Utah Health Department feeling the stress of COVID-19 02

Coronavirus statistics from the Utah Department of Health’s website are displayed at the Utah County Health Department’s COVID-19 call center Tuesday, April 14, 2020, in Provo. Isaac Hale, Daily Herald

Sometimes rules are not made to be broken.

A statement was released this week by members of the Utah County Commission, and signed by the mayors of each community within the county, notifying the public that two local businesses did not follow COVID-19 guidelines. That decision led to 68 new cases in Utah County.

Contact tracing revealed that these businesses allegedly instructed employees not to follow quarantine guidelines after exposure to a confirmed case and required employees with COVID-19 to still report to work.

That is quite problematic.

It’s reasonable to think it’s impossible to completely eliminate the risk of COVID-19 exposure in the workplace. Actively encouraging employees to ignore well-intended guidelines is another matter.

These guidelines, which include teleworking when possible, wearing a mask in public settings and monitoring the workforce for symptoms, seem achievable and easily enforceable by most companies in the near term.

Given that we’re dealing with a global pandemic, we can all endure a little more frustration to pave the way for a safe return to normalcy.

In the midst of these cases in Utah County is a deafening silence by county and city officials. They seem to perceive themselves as unable to name the companies ignoring these guidelines. It struck many as odd.

The Utah County Health Department attempted to explain the decision to forgo naming the businesses in a string of tweets on May 6.

“Only the information that will help a member of the public know whether or not an exposure may have occurred will be disclosed. Disclosing the identity of either the case or the contact:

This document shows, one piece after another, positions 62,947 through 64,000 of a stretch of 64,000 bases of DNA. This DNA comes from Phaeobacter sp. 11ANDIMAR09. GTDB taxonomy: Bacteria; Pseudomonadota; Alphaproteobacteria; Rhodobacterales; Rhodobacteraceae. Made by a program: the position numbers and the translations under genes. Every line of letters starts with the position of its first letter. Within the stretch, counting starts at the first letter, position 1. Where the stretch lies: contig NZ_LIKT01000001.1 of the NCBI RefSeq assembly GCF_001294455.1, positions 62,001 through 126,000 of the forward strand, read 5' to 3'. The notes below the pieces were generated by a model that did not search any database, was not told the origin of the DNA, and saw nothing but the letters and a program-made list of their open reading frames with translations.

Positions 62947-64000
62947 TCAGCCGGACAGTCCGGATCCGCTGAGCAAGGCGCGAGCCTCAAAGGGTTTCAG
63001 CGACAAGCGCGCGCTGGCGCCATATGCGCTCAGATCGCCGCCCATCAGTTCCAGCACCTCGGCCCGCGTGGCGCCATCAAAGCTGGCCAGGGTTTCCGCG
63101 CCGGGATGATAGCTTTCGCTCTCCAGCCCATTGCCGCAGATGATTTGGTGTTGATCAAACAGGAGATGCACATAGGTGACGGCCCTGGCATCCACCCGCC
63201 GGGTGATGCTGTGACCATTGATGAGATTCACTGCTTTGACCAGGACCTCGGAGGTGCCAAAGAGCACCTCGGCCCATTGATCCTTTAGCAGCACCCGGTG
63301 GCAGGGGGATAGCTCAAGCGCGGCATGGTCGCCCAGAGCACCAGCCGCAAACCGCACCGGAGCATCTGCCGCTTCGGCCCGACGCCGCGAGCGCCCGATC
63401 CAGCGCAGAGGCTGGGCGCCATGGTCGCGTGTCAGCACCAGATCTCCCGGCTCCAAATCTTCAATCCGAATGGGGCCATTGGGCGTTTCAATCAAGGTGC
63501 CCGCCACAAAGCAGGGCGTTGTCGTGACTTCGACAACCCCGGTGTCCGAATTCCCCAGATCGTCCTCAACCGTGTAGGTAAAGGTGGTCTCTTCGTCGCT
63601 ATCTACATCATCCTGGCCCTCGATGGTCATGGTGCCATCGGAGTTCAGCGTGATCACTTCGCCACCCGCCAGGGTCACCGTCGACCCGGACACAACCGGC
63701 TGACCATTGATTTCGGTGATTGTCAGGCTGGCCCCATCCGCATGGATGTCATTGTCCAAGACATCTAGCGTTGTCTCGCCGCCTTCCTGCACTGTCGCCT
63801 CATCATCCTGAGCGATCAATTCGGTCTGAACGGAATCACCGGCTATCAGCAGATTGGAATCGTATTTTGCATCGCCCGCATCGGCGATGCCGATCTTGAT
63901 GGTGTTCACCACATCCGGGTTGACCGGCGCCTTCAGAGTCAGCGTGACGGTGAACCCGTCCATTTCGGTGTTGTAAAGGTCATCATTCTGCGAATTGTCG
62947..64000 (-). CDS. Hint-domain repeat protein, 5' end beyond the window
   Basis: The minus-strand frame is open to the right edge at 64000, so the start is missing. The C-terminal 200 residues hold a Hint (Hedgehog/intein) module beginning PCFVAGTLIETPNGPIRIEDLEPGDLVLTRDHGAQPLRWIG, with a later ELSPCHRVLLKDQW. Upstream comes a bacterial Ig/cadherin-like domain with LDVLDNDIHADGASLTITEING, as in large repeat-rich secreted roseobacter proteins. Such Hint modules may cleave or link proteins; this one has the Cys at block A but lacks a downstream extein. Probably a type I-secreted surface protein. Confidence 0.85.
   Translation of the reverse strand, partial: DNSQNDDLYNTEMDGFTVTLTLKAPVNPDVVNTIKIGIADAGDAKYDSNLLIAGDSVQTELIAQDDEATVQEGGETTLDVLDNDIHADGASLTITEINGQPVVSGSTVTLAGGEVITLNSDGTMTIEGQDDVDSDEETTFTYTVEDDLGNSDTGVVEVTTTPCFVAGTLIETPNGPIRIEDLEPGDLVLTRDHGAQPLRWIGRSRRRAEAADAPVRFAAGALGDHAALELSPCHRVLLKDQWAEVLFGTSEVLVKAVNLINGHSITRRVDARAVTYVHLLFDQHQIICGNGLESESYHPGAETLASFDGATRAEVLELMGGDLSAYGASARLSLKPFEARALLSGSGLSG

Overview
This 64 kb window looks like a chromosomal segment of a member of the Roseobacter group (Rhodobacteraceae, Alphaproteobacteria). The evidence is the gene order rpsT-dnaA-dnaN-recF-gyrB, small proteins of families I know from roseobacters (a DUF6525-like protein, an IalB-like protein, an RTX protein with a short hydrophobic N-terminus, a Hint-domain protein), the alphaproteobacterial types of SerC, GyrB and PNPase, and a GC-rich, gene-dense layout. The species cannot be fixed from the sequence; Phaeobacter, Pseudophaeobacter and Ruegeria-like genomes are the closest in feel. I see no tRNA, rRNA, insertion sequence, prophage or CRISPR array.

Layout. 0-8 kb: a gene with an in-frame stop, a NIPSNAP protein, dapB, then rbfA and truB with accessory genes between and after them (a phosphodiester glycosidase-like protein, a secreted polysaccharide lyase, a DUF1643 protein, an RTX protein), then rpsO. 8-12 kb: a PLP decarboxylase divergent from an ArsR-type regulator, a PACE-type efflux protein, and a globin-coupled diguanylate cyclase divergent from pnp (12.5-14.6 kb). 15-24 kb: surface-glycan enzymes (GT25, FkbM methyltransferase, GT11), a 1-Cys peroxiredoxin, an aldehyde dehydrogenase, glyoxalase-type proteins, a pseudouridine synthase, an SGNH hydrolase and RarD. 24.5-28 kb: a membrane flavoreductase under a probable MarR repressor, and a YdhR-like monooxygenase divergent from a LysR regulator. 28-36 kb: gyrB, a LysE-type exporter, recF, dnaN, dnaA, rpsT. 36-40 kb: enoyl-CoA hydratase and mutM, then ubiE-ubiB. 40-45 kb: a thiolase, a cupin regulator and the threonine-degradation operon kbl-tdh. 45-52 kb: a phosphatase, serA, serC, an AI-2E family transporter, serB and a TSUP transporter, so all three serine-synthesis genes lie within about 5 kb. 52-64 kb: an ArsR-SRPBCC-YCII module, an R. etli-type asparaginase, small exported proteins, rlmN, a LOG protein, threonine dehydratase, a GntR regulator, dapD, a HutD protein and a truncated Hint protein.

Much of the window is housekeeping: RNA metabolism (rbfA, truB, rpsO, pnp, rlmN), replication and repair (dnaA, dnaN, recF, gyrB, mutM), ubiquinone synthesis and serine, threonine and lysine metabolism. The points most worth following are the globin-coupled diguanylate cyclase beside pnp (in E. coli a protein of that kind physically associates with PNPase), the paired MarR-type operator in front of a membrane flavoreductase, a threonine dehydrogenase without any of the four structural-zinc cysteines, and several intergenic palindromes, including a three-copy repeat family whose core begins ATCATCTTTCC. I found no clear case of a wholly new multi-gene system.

“Unnecessarily puts the privacy of that individual at risk; in turn, Potentially puts the case into danger of receiving ridicule or rejection, having a reputation destroyed, or even bodily harm from others in the public.”

This is a generous interpretation of state law while also being a rather uncharitable interpretation of the public’s sentiment.

While it’s reasonable to think that epidemiologists at the state and county level have carefully considered the public’s risk of exposure as a result of these COVID-19 cases, it’s also reasonable to think it is impossible to know through contact tracing just how many members of the public were exposed as a result of these companies’ decisions.

With more than 33 million Americans losing their jobs as a result of some of these health guidelines, and the rest of us frustrated by the interruption to our lives, it’s fair to say that many members of the public want to assess whether they were exposed and what steps they should take to protect themselves and their families.

A discussion needs to be had at the state level to revise some of the conditions, and clarify certain language in Utah code, to bring greater transparency during pandemic situations in particular. Part of that should include releasing the names of businesses that encourage their employees to actively ignore certain health guidelines.

If the state is going to limit a company’s legal liability for problems resulting from COVID-19 exposure, the least legislators can do is provide the names of those companies so the public can make quality decisions. This would be no different from notifying the public during hepatitis or other contagious disease exposures.

As for the letter released by county and city officials in Utah County, the attempt to show frustration with the companies while also complying with a generous interpretation of state law is palpable.

Local officials should start the discussion by voluntarily releasing the names of these companies, letting the public use that information to their advantage and beginning work to lobby elected representatives at the state level to revise Utah code.

Situations like those cited in the county’s letter are generally avoidable. Let’s make that clear so that when another pandemic arises, we have a better framework for decision making.

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